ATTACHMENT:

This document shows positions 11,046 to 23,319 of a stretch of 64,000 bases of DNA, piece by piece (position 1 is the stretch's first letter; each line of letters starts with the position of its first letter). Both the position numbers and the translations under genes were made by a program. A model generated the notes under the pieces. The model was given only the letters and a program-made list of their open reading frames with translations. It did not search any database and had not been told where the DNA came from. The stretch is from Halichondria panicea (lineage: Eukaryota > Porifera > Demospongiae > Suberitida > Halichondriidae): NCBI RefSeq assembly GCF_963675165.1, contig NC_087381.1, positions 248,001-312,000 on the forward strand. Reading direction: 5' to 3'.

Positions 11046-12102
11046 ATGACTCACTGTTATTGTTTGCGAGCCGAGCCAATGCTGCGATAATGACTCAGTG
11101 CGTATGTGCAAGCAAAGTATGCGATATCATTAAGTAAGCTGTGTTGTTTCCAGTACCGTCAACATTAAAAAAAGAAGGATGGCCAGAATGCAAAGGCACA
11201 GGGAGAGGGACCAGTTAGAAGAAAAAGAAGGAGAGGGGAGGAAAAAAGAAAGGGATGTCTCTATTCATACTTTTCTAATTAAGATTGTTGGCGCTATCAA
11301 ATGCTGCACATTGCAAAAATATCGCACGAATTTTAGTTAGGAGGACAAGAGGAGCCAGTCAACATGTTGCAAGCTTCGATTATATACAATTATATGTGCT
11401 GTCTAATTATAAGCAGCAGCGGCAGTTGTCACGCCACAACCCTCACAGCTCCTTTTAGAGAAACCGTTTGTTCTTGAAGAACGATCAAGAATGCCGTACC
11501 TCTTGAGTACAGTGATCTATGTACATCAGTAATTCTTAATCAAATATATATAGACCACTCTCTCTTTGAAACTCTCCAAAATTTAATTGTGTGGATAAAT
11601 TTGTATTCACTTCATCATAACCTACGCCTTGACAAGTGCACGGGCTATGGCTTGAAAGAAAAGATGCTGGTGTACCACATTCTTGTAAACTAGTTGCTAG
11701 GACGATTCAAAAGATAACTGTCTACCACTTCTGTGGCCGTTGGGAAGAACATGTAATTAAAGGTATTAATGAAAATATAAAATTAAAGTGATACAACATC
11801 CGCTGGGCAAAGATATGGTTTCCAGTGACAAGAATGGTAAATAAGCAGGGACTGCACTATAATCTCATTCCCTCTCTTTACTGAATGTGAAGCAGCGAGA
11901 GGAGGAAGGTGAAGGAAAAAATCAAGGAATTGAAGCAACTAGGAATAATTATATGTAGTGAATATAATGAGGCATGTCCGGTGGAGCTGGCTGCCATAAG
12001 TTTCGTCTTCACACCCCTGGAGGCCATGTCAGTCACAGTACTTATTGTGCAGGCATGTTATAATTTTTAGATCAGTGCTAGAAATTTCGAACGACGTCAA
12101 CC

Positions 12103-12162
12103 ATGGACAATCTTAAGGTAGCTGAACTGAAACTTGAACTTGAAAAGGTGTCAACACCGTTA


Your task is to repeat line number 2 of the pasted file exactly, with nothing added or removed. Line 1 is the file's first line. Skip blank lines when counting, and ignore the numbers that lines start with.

Positions 11046-12102